We feature Ana Aguilera- Youth Strategist at Ipas and young feminist from Mexico on the Young Feminist Bog series

YOUNG FEMINISTS BLOG SERIES ON #WhatWomenWant Featuring Ana Aguilera

Insights by Ana Aguilera- Mexico

#WhatWomenWant campaign is a collaborative effort launched by the ATHENA network. The Campaign aims to engage activists and advocates in women’s civil society & feminist organizations to contribute towards renewed leadership and drive momentum toward realizing the vision, priorities and rights of women and girls in all of their diversity and to end HIV as a public health emergency. The objective of #WhatWomenWant is to utilize the political moment at hand presented by the newly adopted SDGs and the upcoming High Level Meeting on AIDS to ensure that women’s priorities for HIV prevention; freedom from violence, an end to GBV and sexual and reproductive health and rights are amplified and reflected in the Political Declaration to be produced at the High Level Meeting. ATHENA and partners aims for this global virtual conversation to place women and girls squarely at the center of all agendas, to provide a platform for operationalizing gender equality in the HIV movement and outside of it, and to catalyze cross-movement dialogue and action toward what truly works for women and girls in their diversity.

  1. What do you see as the current gaps in the HIV response for women and girls and what are key barriers and enablers to accessing HIV/SRHR services?

The biggest gap I see in the HIV response for women and girls is the isolated approach we often take when addressing HIV. We fail to see the linkages between education about sexual and reproductive health and how that often leads to a lack of access to contraception, exposure to HIV and perhaps an unintended pregnancy. We often treat HIV as a separate issue from other SRHR issues such as comprehensive sexuality education, access to contraception and access to safe and legal abortion. As a result, we implement programs to address each of these issues separately and lose out on the opportunity to provide more holistic and comprehensive programs that see a girl or woman as needing information about and access to a comprehensive package of SRH services. In my experience, the biggest barrier to accessing SRH services can also be the biggest enabler. I believe it is ultimately empowerment that makes the difference. An empowered girl or woman that values herself and that feels supported by her family and community will find ways to access SRHR information and services.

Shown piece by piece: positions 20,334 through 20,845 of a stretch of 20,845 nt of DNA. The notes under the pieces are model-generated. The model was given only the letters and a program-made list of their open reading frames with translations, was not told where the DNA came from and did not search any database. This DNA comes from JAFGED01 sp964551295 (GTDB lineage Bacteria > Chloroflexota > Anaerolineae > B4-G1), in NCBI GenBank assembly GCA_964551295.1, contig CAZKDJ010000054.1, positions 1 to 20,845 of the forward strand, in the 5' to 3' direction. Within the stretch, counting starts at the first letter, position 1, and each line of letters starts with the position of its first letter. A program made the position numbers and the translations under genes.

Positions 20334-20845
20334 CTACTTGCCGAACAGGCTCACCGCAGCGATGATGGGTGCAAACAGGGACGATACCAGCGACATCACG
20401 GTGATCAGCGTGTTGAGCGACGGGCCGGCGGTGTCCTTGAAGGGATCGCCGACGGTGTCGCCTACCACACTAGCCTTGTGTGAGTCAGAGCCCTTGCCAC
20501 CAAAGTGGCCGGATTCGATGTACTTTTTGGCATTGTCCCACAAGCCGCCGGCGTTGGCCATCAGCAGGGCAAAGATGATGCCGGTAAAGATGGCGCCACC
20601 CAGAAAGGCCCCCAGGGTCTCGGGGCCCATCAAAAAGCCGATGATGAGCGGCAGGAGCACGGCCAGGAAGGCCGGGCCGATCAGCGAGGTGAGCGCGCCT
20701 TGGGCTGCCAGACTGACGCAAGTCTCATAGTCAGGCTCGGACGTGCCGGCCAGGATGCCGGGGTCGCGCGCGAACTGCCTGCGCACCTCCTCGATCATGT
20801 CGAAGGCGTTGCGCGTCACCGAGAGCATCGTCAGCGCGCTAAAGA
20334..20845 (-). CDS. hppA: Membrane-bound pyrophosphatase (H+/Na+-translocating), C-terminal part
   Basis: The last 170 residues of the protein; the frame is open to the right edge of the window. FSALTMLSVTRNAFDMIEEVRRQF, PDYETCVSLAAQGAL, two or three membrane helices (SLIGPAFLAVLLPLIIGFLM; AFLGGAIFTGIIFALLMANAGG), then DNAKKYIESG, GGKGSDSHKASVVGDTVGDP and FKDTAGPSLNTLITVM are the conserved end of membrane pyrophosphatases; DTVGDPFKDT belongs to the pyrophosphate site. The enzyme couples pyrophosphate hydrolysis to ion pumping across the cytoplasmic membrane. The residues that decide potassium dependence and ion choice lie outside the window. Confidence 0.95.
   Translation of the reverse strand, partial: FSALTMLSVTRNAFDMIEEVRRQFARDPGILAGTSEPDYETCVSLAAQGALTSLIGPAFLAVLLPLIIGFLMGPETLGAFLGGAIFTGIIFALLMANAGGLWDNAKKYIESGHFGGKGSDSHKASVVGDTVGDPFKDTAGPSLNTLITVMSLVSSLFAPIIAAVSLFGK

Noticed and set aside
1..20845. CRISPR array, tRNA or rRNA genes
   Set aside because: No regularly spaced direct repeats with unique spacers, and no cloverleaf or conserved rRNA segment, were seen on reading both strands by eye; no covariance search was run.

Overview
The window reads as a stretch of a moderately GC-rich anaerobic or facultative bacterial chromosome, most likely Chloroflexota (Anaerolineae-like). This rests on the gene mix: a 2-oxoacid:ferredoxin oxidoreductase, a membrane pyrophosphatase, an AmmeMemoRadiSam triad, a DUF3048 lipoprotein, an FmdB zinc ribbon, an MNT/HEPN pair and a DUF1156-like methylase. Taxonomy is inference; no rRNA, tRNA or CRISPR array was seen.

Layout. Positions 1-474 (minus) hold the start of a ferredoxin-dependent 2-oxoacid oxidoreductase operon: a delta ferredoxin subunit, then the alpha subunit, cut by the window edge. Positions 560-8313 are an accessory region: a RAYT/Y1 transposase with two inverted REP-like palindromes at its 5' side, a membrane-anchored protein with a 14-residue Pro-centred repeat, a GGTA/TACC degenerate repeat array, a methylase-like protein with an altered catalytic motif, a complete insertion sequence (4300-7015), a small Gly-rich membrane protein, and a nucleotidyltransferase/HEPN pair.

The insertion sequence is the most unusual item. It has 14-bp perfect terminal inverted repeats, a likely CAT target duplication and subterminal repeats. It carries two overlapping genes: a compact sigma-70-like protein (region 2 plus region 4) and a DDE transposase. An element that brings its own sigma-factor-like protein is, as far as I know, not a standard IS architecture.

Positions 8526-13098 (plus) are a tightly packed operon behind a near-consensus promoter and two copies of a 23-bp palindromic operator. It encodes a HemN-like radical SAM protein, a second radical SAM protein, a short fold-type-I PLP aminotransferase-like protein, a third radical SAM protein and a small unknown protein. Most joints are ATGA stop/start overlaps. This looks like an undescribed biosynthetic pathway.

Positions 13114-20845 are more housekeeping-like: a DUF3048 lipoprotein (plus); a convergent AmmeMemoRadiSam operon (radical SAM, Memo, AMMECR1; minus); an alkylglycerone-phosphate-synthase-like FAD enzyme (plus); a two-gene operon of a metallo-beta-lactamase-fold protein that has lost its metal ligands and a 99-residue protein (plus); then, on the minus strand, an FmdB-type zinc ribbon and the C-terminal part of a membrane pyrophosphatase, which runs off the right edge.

2.What effective strategies that have worked in your community to prevent and address GBV in all its forms & What laws do you think need to be strengthened or repealed to help prevent and address GBV, and to protect the rights of women and girls in all of our diversity?

Addressing gender-based violence requires a comprehensive approach that employs a human rights centered approach. We know that girls and women all around the world experience gender-based violence, most often from those closest to them. We also know that women and girls abused by a male partner are three times more likely to continue a pregnancy they want to terminate. When faced with an unwanted pregnancy resulting from rape, they are more than twice as likely to choose to terminate that pregnancy, even if safe and legal abortion options are unavailable. We must ensure that girls and women have access to a comprehensive package of reproductive health services, including access to contraception and safe abortion. We must continue to educate all girls and boys around the world and slowly reconstruct the gender norms that are in place that reinforce the differences between girls and boys. Along with education, we must also ensure that communities support the reconstruction of gender norms.